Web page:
Medicines

New advice on withdrawal of DMARDs before surgery


Rheumatology patients and clinicians should welcome American College of Rheumatology (ACR) guidelines on the perioperative management of anti-rheumatic drugs around major joint replacements.

The guidelines, coauthored by the American Association of Hip and Knee Surgeons, provide some certainty where there has been none – in part due to the paucity of good quality evidence.

The initiative included a systematic review and feedback from both patient and expert panels.

Professor Ric Day, rheumatologist and clinical pharmacologist from the University of NSW and St Vincent’s Hospital, told the limbic the guidelines were a ‘good practical contribution’ to the problem.

The recommendations include continuing conventional DMARDs in adult patients undergoing elective total hip and total knee arthroplasties.

However biologic therapy should be stopped prior to surgery and re-started 14 days postoperatively, after evidence of wound healing. Surgery should be scheduled at the end of the last treatment cycle.

SLE-specific medications such as mycophenolate mofetil, azathioprine and cyclosporine should be continued in patients with severe disease to avoid the risk of organ damage.

However the medications should be discontinued one week ahead of surgery in patients with less severe disease.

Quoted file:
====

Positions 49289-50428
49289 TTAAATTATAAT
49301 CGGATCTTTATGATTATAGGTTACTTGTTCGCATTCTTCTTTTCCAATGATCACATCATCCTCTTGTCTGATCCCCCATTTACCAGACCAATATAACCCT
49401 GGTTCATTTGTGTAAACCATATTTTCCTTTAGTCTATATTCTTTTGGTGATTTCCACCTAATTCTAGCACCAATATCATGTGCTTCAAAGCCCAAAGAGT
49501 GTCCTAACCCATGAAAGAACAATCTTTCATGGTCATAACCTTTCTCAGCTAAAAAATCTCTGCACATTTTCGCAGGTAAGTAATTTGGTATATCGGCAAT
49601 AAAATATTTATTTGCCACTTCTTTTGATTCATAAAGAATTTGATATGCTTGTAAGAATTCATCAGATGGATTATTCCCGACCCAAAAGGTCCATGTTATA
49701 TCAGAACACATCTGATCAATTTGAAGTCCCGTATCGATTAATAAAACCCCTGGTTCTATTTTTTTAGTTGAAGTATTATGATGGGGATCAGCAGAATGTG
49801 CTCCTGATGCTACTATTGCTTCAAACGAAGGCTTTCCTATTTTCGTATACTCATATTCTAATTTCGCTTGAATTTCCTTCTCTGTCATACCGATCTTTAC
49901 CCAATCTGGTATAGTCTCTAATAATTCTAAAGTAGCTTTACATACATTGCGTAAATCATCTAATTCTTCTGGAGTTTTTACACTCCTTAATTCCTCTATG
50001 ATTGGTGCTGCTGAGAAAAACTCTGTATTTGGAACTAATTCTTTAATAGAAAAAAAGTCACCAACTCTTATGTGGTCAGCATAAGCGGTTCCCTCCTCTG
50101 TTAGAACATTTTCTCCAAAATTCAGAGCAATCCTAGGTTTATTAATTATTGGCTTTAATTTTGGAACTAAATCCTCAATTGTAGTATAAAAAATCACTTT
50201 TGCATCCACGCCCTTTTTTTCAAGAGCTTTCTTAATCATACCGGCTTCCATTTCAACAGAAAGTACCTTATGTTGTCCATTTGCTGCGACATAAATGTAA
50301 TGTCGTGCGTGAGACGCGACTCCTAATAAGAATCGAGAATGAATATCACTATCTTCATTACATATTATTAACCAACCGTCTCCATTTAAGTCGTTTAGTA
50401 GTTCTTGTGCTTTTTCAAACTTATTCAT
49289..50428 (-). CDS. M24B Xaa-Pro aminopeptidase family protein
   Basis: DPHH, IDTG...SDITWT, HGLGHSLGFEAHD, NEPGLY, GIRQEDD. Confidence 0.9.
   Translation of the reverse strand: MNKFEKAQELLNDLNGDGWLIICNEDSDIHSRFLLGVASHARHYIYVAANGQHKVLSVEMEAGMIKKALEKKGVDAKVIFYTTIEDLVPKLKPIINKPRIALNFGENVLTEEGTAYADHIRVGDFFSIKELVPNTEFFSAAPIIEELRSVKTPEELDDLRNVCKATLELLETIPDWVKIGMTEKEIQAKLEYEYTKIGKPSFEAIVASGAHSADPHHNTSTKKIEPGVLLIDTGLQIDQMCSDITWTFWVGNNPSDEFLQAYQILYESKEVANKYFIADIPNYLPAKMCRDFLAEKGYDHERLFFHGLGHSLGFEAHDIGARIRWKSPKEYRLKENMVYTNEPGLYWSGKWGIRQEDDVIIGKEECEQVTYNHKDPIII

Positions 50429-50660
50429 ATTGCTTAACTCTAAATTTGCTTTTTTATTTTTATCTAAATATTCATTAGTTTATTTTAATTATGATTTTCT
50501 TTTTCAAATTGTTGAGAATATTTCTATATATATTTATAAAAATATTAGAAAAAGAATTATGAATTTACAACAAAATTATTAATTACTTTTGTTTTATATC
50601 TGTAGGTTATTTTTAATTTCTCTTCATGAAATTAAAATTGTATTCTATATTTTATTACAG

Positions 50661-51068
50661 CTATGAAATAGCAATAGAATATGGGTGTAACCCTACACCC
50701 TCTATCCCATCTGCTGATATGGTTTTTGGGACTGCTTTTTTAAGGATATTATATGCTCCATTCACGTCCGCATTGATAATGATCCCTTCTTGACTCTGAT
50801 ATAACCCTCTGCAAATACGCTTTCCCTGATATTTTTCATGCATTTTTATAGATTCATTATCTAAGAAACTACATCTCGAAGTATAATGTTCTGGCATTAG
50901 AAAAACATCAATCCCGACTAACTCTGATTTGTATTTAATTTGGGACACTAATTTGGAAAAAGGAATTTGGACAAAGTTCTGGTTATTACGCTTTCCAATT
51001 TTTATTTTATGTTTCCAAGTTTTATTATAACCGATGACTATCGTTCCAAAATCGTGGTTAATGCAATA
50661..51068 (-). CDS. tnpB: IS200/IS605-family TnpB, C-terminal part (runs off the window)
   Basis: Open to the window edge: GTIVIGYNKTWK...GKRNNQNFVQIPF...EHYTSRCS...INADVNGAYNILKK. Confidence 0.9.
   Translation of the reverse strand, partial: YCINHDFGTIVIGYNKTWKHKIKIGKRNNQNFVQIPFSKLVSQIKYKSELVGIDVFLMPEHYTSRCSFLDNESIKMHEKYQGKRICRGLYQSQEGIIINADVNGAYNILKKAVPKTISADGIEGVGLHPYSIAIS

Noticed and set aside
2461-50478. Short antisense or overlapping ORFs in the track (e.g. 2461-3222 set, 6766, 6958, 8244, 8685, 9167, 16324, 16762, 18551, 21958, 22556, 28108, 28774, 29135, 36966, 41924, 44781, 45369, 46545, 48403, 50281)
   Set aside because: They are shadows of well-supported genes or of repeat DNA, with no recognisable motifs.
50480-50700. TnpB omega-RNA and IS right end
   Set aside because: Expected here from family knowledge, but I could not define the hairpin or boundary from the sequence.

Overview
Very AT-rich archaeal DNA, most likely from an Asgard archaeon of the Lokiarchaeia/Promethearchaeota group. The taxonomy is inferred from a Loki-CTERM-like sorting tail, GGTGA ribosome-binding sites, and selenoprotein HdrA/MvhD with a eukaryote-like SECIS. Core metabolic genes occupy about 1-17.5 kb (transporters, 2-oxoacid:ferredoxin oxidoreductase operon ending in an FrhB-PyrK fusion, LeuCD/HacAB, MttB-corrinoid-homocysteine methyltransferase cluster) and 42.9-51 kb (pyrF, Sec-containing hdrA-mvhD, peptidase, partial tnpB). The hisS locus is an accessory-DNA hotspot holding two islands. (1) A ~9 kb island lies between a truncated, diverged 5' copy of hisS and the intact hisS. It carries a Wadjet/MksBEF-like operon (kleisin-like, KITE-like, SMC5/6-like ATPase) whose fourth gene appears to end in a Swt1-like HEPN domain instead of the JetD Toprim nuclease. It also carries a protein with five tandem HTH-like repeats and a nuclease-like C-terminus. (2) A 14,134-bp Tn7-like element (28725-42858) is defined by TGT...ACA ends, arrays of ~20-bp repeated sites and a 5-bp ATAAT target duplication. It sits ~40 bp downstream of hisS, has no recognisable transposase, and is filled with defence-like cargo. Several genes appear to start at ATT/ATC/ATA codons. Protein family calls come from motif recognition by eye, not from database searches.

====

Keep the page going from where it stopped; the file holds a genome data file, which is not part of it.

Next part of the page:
“We’ve probably been more conservative and commonly fall on the side of worrying about immunosuppression and the risk of infection. While an infection in the joints is pretty rare, it is a catastrophe when it happens,” Professor Day said.

“The consequence of a big flare in lupus or rheumatoid arthritis can also be terrible and it can be hard to regain control. We certainly don’t want to overdo the withholding period.”

He said the contribution of the patient panel was important as the discussions often started with them.  The patient panel reported they were more concerned about the risk of infection during surgery than the risk of a flare by interrupting their regular medications.

Rheumatologists could help patients by raising the discussions early and allowing sufficient time to plan the surgery in line with the recommendations.

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